Albany's the capital city of New York. In 1970, the city was 87% white.
Today, the city's 52% white.
What type of quality of life's found in this soon-to-be majority-minority city?
In 2017, every homicide in the city involved a non-white suspect and non-white victim. [6 of Albany's 16 homicides in past 19 months remain unsolved: Details of cases could help determine best course of action against violence, Times Union, 7-21-18]:
ALBANY — Nearly eight months after 35-year-old Anthony Malloy was shot and killed in broad daylight at First and Quail streets, Albany Police remain tightlipped on details of the January 4 incident. No arrests have been made.
Fast forward to July 14, when 31-year-old Khalil Barnes was gunned down just after midnight while sitting in his car at the same popular West Hill intersection. No arrests have been made.
Both men were known to police and had served time in prison: Malloy for beating his former girlfriend in 2001; Barnes for crimes he committed as a member of the former Arbor Hill/West Hill gang, the Jungle Junkies.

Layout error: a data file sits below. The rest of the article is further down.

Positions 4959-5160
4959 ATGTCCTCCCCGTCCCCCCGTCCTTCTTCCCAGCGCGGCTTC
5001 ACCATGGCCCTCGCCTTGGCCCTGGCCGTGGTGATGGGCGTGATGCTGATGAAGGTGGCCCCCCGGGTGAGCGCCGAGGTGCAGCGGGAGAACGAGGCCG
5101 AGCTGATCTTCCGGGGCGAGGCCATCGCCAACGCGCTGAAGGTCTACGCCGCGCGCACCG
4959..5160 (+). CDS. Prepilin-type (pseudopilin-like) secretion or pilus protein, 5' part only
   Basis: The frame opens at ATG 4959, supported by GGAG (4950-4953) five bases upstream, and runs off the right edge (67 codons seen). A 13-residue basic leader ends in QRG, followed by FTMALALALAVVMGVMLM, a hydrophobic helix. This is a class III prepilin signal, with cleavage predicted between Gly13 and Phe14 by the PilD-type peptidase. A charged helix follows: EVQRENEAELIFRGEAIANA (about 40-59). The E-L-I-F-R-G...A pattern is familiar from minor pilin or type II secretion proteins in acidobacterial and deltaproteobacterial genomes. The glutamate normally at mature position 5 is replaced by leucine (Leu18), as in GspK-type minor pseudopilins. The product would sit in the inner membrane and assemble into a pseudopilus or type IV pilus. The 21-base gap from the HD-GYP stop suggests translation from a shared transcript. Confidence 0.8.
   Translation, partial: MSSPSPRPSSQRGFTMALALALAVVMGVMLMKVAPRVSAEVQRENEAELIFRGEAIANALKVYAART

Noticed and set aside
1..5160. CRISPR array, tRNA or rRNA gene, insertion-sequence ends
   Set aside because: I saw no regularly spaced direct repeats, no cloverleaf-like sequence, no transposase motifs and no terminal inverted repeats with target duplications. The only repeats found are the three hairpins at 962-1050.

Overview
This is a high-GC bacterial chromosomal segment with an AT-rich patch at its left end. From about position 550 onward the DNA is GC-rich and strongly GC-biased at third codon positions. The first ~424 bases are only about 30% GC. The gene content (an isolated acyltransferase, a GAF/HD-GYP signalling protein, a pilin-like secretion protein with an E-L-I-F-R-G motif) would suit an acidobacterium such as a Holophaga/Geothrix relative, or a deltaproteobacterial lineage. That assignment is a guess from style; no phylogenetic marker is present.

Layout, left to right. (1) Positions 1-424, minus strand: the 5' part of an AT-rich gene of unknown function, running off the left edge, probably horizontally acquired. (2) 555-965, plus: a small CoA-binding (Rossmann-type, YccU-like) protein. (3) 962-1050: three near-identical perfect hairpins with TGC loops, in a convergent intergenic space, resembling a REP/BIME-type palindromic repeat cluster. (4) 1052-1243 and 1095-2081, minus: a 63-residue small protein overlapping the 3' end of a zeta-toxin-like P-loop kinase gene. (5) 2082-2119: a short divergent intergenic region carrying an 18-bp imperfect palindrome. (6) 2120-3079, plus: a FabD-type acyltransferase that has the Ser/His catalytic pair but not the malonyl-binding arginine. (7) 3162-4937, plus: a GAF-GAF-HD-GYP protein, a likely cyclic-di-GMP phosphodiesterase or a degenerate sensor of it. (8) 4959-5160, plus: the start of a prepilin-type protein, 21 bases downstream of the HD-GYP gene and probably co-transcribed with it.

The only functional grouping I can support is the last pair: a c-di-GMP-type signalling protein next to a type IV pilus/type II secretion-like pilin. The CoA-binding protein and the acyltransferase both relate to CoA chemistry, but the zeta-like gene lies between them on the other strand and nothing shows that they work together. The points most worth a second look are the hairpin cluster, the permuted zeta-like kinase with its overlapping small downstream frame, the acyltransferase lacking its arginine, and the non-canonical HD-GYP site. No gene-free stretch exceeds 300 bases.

Police say some cases take more time than others, but they’re making progress. The details of what detectives learn are rarely discussed before trial for fear of jeopardizing a case.
"You may have an idea of who it is rather quickly and the case is closed in a week or so. Other cases take longer to develop," said Commander Ed Donohue, who leads the city police department’s Criminal Investigation Unit. "It depends on how much evidence and cooperation we get."
Of the 16 homicides Albany has seen in the past 19 months, 6 of them remain unsolved — most of them more recent. More than half of 2018's murders in Albany have occurred in the past 2 months, a time of year when temperatures rise and tempers flare. Criminal justice experts say that it’s the details of those cases — the backgrounds of the 16 victims and the suspected perpetrators – that are central to finding the right course of action to prevent future violence in communities.
All of the victims in 2018's homicides were African-American or Latino and most lived in low-income neighborhoods. The violent incidents also are mostly concentrated North of Central Avenue and West of Delaware Avenue, communities that struggle the most with poverty.
"It's not about color," said Alice Green, executive director at the Center for Law & Justice. "People who live in poverty, people who are forced to live in frustrating, stress-producing environments are more likely to respond in violent ways."